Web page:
In this new Science category within It’s FOSS, we dive into the exciting world of Innovative Science to explore and find out about how the Linux-based Operating System and Open Source are playing a significant role in the major scientific breakthroughs that are taking place in our daily lives.
The Impact of An Open Source Approach Towards Science
In future write-ups, we will strive towards exploring the thoughts mentioned in the title of this article. For now, let us look into the following key points:
Transparency is a practice that is considered highly valuable in any project that is being undertaken. It is all about how open the process of intended shared information being distributed is. Transparency makes any kind of action being implemented easily perceivable as it plays a significant role in building an effective decision-making process within an organization or community. A simple example of good transparency practice would be a complete set of records of transactions between two individuals or teams available for reference at any time by both parties.
Though transparency and open source are not exactly the same, both share similar ideologies. The Open Source Approach always brings about a positive impact on transparency within any project team. Since the original source code is available on the public domain and can be repurposed, it becomes easier for various collaborations to be born among different groups or teams to work towards solving a scientific problem that could help society. Speaking of Linux, it is always the first preference in scientific research considering the nature of software practices today. Based on various observations by researchers, Linux is being preferred first and that is good news!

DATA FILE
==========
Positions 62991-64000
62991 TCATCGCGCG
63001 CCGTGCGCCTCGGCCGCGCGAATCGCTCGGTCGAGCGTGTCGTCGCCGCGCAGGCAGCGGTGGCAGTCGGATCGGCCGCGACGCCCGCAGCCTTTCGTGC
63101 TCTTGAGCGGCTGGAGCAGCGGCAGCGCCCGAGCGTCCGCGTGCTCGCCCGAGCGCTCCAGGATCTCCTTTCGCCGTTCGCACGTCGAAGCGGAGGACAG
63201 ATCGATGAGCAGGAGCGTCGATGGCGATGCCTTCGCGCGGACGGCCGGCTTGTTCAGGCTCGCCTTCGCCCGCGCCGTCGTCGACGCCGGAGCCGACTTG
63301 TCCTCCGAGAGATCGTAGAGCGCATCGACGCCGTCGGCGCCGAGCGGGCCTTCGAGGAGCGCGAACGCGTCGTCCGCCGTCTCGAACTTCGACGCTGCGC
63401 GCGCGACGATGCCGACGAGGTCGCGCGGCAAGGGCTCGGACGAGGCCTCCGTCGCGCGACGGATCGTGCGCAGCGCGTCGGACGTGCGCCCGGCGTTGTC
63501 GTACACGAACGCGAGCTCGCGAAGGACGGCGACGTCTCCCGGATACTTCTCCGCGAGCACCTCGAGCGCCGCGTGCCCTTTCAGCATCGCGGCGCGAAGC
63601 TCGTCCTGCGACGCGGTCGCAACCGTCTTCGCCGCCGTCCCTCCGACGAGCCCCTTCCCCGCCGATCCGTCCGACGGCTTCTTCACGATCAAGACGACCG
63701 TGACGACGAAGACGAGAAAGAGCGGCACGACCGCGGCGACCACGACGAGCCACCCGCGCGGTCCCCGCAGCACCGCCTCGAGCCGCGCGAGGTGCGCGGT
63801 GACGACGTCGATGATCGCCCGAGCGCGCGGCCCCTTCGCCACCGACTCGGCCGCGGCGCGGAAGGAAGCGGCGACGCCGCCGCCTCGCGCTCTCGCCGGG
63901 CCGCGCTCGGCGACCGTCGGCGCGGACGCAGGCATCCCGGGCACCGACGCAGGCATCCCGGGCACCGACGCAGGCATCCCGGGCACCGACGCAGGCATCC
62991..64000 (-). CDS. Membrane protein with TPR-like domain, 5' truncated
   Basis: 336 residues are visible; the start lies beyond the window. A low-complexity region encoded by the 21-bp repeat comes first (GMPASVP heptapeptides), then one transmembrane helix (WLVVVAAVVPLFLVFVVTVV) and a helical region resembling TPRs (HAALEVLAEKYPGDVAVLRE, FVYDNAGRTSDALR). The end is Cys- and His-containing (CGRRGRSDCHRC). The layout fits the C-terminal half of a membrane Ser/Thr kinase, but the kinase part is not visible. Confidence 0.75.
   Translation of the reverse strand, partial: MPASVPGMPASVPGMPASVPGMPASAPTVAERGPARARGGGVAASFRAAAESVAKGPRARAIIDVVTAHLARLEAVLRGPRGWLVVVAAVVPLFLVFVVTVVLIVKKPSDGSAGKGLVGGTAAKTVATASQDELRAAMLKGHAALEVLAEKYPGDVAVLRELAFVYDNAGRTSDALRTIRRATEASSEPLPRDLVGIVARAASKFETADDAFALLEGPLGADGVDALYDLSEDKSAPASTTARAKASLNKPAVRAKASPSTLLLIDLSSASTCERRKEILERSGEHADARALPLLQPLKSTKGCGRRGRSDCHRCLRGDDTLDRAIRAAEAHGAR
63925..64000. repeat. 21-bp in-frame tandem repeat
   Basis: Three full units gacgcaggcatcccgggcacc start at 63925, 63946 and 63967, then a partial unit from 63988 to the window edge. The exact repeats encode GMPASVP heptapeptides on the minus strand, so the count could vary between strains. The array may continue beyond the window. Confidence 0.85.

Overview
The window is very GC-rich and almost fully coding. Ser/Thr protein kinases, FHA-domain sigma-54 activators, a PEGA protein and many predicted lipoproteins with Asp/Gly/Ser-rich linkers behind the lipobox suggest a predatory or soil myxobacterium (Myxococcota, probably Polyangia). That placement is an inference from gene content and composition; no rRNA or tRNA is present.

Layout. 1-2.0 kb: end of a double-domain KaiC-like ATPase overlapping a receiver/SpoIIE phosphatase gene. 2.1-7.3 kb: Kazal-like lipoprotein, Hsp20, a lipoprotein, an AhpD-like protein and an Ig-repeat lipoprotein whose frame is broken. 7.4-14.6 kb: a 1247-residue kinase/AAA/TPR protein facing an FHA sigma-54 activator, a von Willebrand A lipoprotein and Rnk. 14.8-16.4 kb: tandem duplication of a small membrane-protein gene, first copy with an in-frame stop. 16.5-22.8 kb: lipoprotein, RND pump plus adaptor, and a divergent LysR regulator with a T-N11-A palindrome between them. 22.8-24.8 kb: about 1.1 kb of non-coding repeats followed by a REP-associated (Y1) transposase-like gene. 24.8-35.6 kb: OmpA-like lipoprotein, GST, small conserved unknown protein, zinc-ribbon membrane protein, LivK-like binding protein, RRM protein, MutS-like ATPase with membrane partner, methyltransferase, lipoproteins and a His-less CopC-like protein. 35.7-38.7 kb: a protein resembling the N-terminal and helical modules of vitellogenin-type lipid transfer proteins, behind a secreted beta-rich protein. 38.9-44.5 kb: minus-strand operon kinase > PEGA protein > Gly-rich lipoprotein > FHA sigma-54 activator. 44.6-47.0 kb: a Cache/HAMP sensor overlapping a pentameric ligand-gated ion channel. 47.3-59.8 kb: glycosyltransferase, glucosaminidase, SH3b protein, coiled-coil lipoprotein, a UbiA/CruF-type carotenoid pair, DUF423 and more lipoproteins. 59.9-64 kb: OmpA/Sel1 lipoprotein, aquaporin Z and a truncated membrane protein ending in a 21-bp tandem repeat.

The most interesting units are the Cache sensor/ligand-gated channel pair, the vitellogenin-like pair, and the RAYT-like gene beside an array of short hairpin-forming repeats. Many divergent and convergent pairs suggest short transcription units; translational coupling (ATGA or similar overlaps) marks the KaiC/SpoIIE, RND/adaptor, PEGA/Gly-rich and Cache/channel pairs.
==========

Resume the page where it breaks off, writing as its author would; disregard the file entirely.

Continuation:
Quality of Research
Research without quality always results in reduced or no effectiveness. It’s obvious how Linux and FOSS would profoundly affect the quality of scientific research anywhere in the world. The effect on transparency as discussed above likewise has another positive effect on research too, because when software being used to perform any scientific analysis is open source, it becomes simpler and easier to understand experimental results and errors. It immensely helps in isolating the cause of a software issue. The ability to reuse scientific work for its initial or a different purpose i.e. applicability will only be possible when the original source code is available at hand, making it absolutely ready to deploy or debug after making updates with the necessary changes.